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CRTC Chairman Jean-Pierre Blais Shows Some Spine In Tussle With Bell President

"The allegation that the largest communication company in Canada is manipulating news coverage is disturbing." CRTC chairman Jean-Pierre Blais
“The allegation that the largest communication company in Canada is manipulating news coverage is disturbing.” CRTC chairman Jean-Pierre Blais

CRTC chairman Jean-Pierre Blais this afternoon released a strongly worded statement “on journalistic independence”, in a thinly veiled warning to Bell Media president Kevin Crull.

Far from being an intervention, or running the risk of inserting himself into the story, Blais invokes both section 2(3) of the Broadcasting Act and the Code of Ethics developed by the Radio-Television News Directors Association of Canada, which asserts that “Independence is a fundamental value and we will resist any attempts at censorship that would erode it. Electronic journalists will resist pressures to change or alter the news. Intrusion into content, real or apparent should be resisted.”

The Globe & Mail, of which BCE owns a 15% stake, is reporting that after last week’s announcement of unbundling legislation to be rolled out over the coming year, Bell Media president Kevin Crull directed CTV news, wholly owned by Bell, to airbrush Blais from its news coverage.

After giving an interview on BNN, also owned by Bell Media, immediately after the unbundling announcement, an apparently livid Crull contacted CTV News president Wendy Freeman and directed her to cancel appearances by Blais in the immediate future.

An interview that Blais was scheduled to give to Don Martin on the 5:00 p.m. CTV show Power Play was abruptly cancelled, and a report on Blais’ announcement slated for the 6:00 p.m. news had Blais or any mention of him edited out of the report.

Astonishingly, CTV News anchor Lisa LaFlamme and Ottawa bureau chief Robert Fife defied Crull’s order, deciding instead that any discussion of what amounted to a major news story of national importance ought to perhaps include some mention of Jean-Pierre Blais. LaFlamme and Fife, in what ought to be seen as an act of bravery, decided to take their profession seriously and report the news.

The net result of this friction, spurred by Bell’s hatred of any directive by the CRTC to mandate a pick-and-pay model for cable subscribers, is that everyone has grown a spine and Crull is looking very much the bad guy, as he should since he basically dared journalists working for CTV to take RTDNA’s Code of Ethics at face value.

There can be no ambiguity around the directive “Intrusion into content, real or apparent should be resisted,” and Crull’s apparent belief that the rules don’t apply to him ought to be cause for worry.

We don’t live in Russia or China, after all, where central control of the media is practiced as statecraft. As Canadians, we enjoy sneering at those countries and don’t dream that we’re in danger of drifting into similar territory ourselves. But media freedom, like freedom in general, is hard-won and needs constant vigilance.

The government’s response, crafted by Blais on behalf of the CRTC, is to be applauded for upholding the principle of press freedom while issuing a very carefully worded yet frank warning directed squarely at Kevin Crull.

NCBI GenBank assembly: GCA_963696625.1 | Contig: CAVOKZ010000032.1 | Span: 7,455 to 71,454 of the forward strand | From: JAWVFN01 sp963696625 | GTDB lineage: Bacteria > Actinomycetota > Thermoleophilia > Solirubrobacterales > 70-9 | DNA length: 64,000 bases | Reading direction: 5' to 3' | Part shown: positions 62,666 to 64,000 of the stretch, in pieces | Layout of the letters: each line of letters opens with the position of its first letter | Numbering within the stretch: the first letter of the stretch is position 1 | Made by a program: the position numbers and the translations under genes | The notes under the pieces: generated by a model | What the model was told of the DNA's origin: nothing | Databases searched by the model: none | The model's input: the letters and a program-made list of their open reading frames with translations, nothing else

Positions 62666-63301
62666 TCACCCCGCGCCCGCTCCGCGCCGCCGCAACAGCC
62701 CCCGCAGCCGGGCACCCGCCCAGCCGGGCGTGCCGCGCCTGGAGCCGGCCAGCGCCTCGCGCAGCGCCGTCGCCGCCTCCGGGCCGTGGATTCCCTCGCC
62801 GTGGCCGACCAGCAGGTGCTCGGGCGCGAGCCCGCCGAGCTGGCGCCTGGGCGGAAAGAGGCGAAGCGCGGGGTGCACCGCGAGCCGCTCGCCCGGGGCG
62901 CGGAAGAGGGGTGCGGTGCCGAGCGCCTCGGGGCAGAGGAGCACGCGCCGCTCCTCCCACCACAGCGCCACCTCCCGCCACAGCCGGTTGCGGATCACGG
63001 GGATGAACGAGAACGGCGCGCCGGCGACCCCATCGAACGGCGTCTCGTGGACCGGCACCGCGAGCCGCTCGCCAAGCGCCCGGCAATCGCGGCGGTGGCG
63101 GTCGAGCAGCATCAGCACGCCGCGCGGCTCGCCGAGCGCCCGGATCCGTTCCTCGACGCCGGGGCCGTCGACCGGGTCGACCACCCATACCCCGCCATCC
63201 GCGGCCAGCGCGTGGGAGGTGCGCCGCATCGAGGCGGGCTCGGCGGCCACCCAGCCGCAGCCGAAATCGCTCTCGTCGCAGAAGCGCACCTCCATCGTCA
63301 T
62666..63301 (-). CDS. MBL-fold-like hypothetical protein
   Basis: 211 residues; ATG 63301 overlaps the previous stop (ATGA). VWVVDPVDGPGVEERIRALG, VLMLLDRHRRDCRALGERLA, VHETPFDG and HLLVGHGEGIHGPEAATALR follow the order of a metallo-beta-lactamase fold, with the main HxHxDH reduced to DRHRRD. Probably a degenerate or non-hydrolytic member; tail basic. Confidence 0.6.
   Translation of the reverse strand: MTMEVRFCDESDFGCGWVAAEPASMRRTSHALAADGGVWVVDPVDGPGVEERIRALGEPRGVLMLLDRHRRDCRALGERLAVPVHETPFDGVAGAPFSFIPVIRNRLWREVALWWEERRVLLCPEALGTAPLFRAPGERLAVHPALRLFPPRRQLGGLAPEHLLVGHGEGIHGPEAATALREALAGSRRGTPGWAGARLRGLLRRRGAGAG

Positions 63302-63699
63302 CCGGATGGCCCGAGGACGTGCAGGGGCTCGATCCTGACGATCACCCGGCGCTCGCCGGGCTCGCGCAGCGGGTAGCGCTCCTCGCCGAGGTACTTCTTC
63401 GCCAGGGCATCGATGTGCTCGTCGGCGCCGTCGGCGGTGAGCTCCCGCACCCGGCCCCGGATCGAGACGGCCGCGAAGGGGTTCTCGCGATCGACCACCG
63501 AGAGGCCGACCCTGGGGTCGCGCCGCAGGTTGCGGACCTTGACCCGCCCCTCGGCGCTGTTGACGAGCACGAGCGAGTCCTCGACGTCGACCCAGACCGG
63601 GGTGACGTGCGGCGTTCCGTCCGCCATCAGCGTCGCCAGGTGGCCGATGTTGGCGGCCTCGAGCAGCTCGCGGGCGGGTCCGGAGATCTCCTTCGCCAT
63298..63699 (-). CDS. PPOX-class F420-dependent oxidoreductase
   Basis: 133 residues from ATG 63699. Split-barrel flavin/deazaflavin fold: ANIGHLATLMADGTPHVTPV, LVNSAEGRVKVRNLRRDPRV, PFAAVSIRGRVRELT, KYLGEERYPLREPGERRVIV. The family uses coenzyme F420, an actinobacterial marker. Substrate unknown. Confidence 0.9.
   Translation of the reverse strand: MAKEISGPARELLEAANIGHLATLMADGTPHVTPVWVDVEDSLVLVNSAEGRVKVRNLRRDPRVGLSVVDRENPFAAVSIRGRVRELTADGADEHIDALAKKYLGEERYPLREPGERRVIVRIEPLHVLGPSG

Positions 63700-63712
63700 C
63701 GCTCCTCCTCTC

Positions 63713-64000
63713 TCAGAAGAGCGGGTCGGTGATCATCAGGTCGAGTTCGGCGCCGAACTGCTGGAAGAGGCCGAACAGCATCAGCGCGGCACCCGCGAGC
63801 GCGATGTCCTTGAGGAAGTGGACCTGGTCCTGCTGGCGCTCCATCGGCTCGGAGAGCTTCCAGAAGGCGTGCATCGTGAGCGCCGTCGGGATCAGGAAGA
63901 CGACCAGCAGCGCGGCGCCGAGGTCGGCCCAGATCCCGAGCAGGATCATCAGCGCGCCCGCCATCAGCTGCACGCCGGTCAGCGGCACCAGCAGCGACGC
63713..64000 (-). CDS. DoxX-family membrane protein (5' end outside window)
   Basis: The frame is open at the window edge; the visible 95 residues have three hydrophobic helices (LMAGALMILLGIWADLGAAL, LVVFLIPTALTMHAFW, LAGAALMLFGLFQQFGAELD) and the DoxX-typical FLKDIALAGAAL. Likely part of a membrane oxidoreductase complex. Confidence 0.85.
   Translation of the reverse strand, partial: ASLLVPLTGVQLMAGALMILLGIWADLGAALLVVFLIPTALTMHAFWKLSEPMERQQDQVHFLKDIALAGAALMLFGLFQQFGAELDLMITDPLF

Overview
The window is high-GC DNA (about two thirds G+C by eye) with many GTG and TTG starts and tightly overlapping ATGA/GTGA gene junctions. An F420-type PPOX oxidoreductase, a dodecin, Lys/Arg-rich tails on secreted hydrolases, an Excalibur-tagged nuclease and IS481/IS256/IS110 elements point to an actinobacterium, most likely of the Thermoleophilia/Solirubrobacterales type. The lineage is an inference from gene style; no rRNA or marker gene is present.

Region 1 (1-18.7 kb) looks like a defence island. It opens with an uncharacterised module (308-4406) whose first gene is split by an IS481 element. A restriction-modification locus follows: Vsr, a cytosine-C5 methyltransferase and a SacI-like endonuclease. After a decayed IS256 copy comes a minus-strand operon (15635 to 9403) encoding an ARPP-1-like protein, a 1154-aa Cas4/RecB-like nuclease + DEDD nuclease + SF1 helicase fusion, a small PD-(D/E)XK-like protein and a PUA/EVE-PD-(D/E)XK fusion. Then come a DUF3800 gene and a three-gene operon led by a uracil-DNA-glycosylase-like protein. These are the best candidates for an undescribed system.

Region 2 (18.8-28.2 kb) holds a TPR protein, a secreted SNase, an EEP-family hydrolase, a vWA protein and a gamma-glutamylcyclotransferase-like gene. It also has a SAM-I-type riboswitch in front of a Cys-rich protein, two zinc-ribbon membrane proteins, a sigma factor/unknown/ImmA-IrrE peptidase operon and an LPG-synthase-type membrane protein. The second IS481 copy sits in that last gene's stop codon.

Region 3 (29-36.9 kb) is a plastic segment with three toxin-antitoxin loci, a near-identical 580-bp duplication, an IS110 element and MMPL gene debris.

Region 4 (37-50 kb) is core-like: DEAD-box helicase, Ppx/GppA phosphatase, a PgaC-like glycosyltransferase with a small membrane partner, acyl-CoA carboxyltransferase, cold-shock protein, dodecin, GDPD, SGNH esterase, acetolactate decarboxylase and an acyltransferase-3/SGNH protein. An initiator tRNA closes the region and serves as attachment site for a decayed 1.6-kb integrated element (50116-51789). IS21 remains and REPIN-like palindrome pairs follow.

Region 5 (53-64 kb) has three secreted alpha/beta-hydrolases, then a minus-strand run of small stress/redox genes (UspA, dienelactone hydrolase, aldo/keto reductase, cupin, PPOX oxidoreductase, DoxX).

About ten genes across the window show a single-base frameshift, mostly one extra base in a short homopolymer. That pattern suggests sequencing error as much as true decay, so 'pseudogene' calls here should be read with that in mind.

“That a regulated company does not like one of the CRTC’s rulings is one thing,” writes Blais. “The allegation, however, that the largest communication company in Canada is manipulating news coverage is disturbing. Holding a radio or television licence is a privilege that comes with important obligations that are in the public interest, especially in regards to high-quality news coverage and reporting.”

Bell has been blowing smoke throughout Blais’ chairmanship, in response to the decision to eliminate simultaneous substitution of ads during the Super Bowl (a major source of revenue for Canadian networks), or the rejection of Bell’s attempt to buy Astral Media, or directing Bell to lower the rate it charges customers for viewing “exclusive” content on mobile devices pending the result of a court case to decide whether the practice is legal at all.

All unambiguously great rulings for Canadian consumers.

Blais has proven, over and over again, that he’s the right man for the job and is acting overwhelmingly in the interest of Canadians to achieve a balanced, fair and forward-looking communications policy that looks to strengthen the Canadian media ecosystem without kowtowing to special interests or living in the past.

The statement from Blais, obviously aimed at Crull’s behaviour, is unprecedented. Crull is likely banking on the idea that Blais is another spineless bureaucrat who would never push back against intimidation that relies on market dominance for its power.

Big mistake. Blais is pushing back, knowing that in a fight between the CRTC and Bell, the public will side with the CRTC.

Blais, for all the talk on social media and online comment sections about the ineffectiveness of the CRTC, is in a position to show why regulation is not only needed, but why it matters. As much as people love to mouth off about the CRTC and government telling them what they can and can’t watch, they hate the big telcos like Bell and Rogers all that much more.

Crull will lose this fight, while Blais knows that he’s working the right side of history.

The fact that Jean-Pierre Blais has got Kevin Crull this miffed should be taken as a positive sign for Canada’s media future.

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